Oncotarget

Research Papers: Pathology:

Differences in reproductive toxicology between alopecia drugs: an analysis on adverse events among female and male cases

Min Wu, Qingxiong Yu and Qingfeng Li _

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Oncotarget. 2016; 7:82074-82084. https://doi.org/10.18632/oncotarget.12617

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Abstract

Min Wu1,*, Qingxiong Yu1,* and Qingfeng Li1

1 Department of Plastic and Reconstruction Surgery, Shanghai Ninth People’s Hospital, Shanghai Jiao Tong University School of Medicine, Shanghai, China

* These authors have contributed equally to this work

Correspondence to:

Qingfeng Li, email:

Keywords: reproductive toxicity; alopecia; finasteride; minoxidil; FDA adverse event reporting system; Pathology Section

Received: August 04, 2016 Accepted: September 29, 2016 Published: October 12, 2016

Abstract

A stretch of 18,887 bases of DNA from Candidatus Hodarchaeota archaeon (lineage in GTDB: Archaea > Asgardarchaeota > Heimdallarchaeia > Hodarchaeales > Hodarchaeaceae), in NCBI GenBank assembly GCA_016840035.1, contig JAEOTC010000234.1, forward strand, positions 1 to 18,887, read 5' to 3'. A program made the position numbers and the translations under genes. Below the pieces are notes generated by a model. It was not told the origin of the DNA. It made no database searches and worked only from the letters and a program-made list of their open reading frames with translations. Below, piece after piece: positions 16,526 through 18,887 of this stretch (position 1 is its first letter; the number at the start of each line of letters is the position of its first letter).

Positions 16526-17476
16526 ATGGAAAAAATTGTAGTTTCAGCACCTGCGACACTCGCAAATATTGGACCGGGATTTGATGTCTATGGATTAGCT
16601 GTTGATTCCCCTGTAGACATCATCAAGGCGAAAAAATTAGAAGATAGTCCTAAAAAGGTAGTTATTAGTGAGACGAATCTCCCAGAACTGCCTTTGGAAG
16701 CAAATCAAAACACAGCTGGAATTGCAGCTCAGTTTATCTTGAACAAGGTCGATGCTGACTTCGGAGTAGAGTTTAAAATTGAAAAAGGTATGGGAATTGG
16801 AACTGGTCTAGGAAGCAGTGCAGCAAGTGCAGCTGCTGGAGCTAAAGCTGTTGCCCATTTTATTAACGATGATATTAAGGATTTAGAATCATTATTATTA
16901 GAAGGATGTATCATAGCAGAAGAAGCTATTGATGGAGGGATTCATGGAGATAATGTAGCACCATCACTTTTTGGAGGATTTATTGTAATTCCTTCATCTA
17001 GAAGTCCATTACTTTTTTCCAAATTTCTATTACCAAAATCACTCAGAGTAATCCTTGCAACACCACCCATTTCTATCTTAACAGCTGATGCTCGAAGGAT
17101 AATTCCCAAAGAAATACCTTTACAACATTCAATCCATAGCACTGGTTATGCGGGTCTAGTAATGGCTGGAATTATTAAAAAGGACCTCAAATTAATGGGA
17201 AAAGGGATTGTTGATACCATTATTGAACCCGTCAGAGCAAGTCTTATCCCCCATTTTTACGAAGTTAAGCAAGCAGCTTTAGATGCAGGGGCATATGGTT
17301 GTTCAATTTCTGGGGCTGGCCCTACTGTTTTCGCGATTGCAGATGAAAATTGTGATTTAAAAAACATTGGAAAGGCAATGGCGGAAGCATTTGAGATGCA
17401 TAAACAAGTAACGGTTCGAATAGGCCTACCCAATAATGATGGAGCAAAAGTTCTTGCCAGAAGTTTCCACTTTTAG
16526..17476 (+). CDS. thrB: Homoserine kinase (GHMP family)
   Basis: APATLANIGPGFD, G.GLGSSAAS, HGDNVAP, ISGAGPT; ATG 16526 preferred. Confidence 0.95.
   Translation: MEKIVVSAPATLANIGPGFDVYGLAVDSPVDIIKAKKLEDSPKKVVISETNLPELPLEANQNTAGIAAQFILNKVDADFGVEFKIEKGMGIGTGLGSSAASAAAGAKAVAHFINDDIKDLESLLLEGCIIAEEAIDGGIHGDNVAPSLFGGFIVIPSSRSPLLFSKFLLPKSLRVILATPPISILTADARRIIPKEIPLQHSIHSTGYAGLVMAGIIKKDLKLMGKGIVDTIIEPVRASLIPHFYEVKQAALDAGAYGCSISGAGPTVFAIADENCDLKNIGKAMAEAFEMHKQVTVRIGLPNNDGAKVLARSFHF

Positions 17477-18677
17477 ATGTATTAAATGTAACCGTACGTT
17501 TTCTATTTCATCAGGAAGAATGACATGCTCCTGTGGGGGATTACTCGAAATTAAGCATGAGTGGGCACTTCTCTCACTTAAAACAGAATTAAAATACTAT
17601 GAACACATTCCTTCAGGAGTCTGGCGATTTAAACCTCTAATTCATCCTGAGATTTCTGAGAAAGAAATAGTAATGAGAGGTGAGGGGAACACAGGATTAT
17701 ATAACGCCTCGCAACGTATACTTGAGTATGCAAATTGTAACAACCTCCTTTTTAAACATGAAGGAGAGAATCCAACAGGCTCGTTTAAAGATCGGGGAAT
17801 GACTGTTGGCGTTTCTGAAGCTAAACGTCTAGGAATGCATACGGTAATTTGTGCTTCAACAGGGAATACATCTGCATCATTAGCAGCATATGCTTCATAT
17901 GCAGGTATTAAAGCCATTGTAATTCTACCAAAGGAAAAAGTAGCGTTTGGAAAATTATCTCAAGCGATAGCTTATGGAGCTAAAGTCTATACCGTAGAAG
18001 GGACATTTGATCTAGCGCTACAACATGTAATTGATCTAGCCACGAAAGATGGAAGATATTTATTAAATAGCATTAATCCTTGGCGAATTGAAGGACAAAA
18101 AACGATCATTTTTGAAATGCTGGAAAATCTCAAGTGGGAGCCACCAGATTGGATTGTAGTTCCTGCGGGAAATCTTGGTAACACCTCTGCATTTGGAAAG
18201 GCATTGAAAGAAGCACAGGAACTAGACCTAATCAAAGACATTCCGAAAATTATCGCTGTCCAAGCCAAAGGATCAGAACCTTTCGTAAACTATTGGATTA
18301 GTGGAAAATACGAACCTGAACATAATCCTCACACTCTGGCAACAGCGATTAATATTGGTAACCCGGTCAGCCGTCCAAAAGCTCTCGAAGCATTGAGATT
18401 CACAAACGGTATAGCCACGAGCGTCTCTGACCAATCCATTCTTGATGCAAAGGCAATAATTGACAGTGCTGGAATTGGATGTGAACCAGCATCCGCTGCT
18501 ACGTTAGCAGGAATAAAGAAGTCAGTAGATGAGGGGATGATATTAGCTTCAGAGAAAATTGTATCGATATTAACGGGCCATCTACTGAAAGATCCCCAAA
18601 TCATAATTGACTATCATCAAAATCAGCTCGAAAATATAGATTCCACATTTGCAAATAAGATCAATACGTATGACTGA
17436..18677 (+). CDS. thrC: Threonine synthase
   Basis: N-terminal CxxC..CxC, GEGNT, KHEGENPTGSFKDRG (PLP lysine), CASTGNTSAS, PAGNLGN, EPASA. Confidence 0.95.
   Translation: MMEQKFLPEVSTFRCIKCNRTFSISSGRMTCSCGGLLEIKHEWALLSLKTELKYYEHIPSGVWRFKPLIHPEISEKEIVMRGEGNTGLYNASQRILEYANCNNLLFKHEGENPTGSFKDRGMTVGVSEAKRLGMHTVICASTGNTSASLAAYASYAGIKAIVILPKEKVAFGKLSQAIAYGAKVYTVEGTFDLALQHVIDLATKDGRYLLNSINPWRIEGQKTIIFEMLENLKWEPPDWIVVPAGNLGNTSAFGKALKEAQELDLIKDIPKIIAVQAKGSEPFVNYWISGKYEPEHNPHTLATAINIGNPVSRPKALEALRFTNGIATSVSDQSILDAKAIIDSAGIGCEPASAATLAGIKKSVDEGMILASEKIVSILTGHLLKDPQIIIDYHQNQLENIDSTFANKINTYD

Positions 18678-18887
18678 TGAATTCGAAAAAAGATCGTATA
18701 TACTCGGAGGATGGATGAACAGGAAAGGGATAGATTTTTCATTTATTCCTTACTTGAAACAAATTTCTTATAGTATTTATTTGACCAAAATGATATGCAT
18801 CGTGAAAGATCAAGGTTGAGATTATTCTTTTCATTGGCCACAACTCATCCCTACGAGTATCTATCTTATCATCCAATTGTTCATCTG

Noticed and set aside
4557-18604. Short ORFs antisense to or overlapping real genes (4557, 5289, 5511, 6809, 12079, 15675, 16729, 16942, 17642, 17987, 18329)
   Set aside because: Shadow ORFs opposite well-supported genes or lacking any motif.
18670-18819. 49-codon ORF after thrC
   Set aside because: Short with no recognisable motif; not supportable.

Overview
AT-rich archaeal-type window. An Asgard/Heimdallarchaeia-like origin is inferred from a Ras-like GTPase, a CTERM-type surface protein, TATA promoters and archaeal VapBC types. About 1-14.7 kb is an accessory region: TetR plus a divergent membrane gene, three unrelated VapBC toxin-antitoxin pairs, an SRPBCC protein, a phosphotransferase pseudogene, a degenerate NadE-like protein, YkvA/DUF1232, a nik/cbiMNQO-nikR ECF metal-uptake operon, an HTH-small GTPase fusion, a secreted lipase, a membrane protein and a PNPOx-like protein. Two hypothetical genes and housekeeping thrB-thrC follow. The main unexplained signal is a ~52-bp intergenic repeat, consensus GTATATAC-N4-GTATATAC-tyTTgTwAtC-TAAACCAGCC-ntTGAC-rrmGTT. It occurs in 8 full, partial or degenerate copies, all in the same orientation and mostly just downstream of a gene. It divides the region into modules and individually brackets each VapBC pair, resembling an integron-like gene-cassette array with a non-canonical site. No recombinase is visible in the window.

Alopecia is a dermatological condition with limited therapeutic options. Only two drugs, finasteride and minoxidil, are approved by FDA for alopecia treatment. However, little is known about the differences in adverse effects between these two drugs. We examined the clinical reports submitted to the FDA Adverse Event Reporting System (FAERS) from 2004 to 2014. For both female and males, finasteride was found to be more associated with reproductive toxicity as compared to minoxidil. Among male alopecia cases, finasteride was significantly more concurrent with several forms of sexual dysfunction. Among female alopecia cases, finasteride was significantly more concurrent with harm to fetus and disorder of uterus. In addition, drug-gene network analysis indicated that finasteride could profoundly disturb pathways related to sex hormone signaling and oocyte maturation. These findings could provide clues for subsequent toxicological research. Taken together, this analysis suggested that finasteride could be more liable to various reproductive adverse effects. Some of these adverse effects have yet to be warned in FDA-approved drug label. This information can help improve the treatment regimen of alopecia and post-marketing regulation of drug products.


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